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Performer of The Month - Staff Choice Most Outstanding Performer of October - T'Nia Miller.

23 Nov 2020

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This article was written by Darthlocke, Ellys Cartin, and Marko Pekic. The article was edited by Donna Cromeans (DJRiter). The open and close of the article were written by Ellys Cartin. Prepared for publishing by Aimee Hicks.

More of an eerie musing than a scary tale, The Haunting of Bly Manor will be remembered for the deeply affecting performances of its ensemble. T'Nia Miller, who plays loyal Bly housekeeper Hannah Gross gives one of the most emotionally devastating showcases of the acting craft. In The Altar of the Dead (1x5), the truth about Hannah is unspooled through a series of flashbacks playing on a loop, each revelation more heartbreaking than the last. Miller delivers a performance that is by turns commanding and terrifying, tearing up the audience's emotions as we along with Hannah process a truth she will continue to deny. Miller's work brings with it an incredible chill. For all these reasons and many more T'Nia Miller is SpoilerTV's October Staff Choice Performer of the Month.

Continue reading below to find out our thoughts regarding her performance. After reading, please leave your thoughts in the comments.

Like all those who walk in Bly Manor, Hannah Gross's life is intertwined with tragedy. This episode uncovers the full extent of her personal tragedy, yet throughout the series, Miller's performance is the primary clue as to what happened to Hannah. How does she create the sense of foreboding in advance that makes the truth in episode five inevitable?

Darthlocke: One way I think the foreboding element occurs for Hannah is really an execution choice. Especially when one looks at an episode like The Altar of the Dead that intentionally goes back to alternate versions of scenes, in which Hannah argues with herself in the guise of Owen (Rahul Kohil). That's not to say that Miller wasn't absolutely the right casting choice here because she can present a quiet reserve that feeds into the tragedy of what happens to her character. She's a performer who can carry a sense of dignity and compassion without saying much at all. I think very few actresses can pull that off.

Ellys: While the show gives the audience many breadcrumbs, especially in the first episode, Miller herself is the revelation. Her Hannah is a pillar of poise, an elegant yet emotionally absent presence. Miller makes deep grief visible on and around Hannah's every movement; her very footsteps seem to have this weight. The mysterious nature of the grief in her performance creates as much apprehensive suspense as any fleeting glimpse of a ghost or ominous musical cue does.

Marko: Something was intriguing about Miller's Hannah from the moment she was introduced. Miller used Hannah's shyness and sensation of profoundly belonging at Bly, to create a character that intrigues with the sorrow that surrounded her. From the get-go there was a mysterious feeling about the character with a twinkle of sadness in her eyes and a hidden smirk on her face, making me ask myself was she a victim of the Manor or the master behind it all?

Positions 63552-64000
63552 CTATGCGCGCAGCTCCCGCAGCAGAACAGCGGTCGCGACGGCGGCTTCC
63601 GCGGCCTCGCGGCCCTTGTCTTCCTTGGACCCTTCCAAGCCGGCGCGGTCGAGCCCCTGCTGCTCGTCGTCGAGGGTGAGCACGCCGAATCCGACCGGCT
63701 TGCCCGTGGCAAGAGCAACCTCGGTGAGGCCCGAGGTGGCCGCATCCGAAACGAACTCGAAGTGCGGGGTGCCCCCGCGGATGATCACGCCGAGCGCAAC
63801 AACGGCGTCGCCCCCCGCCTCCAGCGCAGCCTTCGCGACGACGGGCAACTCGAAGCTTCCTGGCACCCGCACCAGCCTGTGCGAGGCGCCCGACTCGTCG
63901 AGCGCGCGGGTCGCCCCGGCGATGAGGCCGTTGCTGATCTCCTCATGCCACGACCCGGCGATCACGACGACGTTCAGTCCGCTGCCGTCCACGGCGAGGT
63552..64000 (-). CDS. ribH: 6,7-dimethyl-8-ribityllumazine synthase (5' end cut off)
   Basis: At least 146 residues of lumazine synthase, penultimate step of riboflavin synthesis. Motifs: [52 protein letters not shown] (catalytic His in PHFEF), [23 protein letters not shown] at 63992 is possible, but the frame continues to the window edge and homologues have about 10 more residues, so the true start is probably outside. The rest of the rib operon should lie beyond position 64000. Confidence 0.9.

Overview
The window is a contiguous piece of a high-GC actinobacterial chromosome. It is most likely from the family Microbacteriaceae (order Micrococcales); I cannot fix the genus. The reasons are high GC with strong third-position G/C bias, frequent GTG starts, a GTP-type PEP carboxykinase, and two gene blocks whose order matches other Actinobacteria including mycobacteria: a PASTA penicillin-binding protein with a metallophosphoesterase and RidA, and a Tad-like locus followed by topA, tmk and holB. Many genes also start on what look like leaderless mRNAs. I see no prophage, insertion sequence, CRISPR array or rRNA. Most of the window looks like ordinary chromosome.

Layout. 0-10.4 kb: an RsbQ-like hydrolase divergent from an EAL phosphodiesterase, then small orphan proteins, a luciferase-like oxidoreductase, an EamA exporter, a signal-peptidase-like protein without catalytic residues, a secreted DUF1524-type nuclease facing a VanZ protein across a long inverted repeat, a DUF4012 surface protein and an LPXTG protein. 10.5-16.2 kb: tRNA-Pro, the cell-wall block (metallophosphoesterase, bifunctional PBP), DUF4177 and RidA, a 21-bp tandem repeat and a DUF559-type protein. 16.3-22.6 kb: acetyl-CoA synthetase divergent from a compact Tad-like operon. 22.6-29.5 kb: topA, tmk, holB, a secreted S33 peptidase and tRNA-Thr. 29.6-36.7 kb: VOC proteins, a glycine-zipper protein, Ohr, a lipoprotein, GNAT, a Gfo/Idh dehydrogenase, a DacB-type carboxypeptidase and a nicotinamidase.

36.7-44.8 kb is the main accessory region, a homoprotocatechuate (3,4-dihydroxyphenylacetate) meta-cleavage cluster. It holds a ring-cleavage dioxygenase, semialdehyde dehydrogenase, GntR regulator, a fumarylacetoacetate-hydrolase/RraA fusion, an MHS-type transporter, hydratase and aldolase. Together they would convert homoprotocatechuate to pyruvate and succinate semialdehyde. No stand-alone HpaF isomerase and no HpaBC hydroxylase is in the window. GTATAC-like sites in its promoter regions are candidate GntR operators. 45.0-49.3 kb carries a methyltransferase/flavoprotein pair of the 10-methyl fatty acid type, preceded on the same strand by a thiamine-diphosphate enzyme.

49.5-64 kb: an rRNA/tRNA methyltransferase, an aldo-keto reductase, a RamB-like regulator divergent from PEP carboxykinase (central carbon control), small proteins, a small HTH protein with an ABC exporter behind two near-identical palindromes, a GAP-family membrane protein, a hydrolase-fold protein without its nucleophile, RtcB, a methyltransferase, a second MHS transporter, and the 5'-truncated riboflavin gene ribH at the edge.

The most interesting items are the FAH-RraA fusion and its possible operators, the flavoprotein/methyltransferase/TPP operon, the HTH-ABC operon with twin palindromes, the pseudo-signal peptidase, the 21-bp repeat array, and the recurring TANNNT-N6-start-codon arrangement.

A recurring reference that Hannah makes is how Bly Manor is her home. In Miller's performance and in Hannah's story, are we shown that this statement is true, or is it a compassionate falsehood she clings to?

Darthlocke: I don't think it's a compassionate falsehood in terms of the story itself. The narrative is about different kinds of tragic love stories that for many of the characters happen through the space of Bly. Hannah is no exception since we view her mostly through her memories that dance around an almost romance with Owen. So, if home is where the heart is, then Bly is it for Hannah. If there are other meaningful relationships outside of Bly with characters unseen, that's a fair debate, but I don't feel that was the point the story was making through the scope of memories.

Ellys: We don't get to spend nearly enough time with Hannah, in my opinion, but one of the reasons this episode successfully packs the gut punch that it does is how effectively Miller translates Hannah's connection with Bly Manor. The way she goes about her tasks or even just her wanderings around the house is marked by ownership and love. Her protective nature over the house, her pride in it, her affection for it, Miller fills in these details between the lines for us with small gestures. When Hannah is in Bly Manor, there's a level of comfort with her surroundings that, of all the characters, only Hannah possesses.

Marko: Bit of both, I guess. Hannah really wanted Bly to be her home, she wanted to belong there, but it was just a place where she hid from her pain and the outer world. While the Wingraves deeply loved her and made her feel like part of the family, at the core she felt like "just" the help. The scene with Peter Quint (Oliver Jackson-Cohen) in this episode reflects that. As Hannah was revisiting all the meaningful memories she had, she came back to that moment where Peter once again reminded her that at the end of the day she was just the help. And while I wouldn't call Bly Hannah's home, it was her safe haven.

Throughout this episode, Hannah is often in conversation with Owen Sharma, portrayed by Rahul Kohli, her frequent scene partner. How does the shift of their dynamic in their scenes and responses to each other in this episode create the uneasy atmosphere?

Darthlocke: Well again, Owen in most of these scenes are actually Hannah or rather a version of her subconscious. Just the fact that Hannah keeps getting brought back to the memories of when she interviewed Owen and the night where Owen and Hannah talked about the future together by the fire, was the push and pull of Hannah fighting what she has been denying or allowing herself to be lost in. It's truly a combination of the way Owen taunts her, the execution of scenes appearing as time slips, and eventually, Miller's performance reacting to coming back to Owen in near-identical scenes that make the atmosphere.